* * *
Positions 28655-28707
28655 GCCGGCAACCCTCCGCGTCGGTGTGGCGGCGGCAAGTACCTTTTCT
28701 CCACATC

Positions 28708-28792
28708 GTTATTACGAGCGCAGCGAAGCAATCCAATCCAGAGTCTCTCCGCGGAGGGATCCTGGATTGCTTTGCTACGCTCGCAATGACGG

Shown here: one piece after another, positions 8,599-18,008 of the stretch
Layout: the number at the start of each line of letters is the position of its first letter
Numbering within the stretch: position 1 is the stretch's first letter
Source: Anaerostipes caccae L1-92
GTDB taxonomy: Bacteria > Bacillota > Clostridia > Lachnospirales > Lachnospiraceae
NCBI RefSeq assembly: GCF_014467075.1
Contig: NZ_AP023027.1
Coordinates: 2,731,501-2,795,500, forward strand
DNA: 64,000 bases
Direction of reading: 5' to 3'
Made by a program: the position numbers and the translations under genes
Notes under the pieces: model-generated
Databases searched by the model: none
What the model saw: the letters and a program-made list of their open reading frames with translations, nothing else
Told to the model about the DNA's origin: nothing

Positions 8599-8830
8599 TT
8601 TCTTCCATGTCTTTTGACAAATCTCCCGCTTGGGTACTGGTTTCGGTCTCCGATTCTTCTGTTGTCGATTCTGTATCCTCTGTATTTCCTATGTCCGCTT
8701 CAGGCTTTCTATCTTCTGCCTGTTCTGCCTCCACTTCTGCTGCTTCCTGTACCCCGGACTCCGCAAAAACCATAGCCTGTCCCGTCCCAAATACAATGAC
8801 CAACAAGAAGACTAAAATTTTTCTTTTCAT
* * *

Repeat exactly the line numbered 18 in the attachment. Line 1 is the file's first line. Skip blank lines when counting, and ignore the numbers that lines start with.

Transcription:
Databases searched by the model: none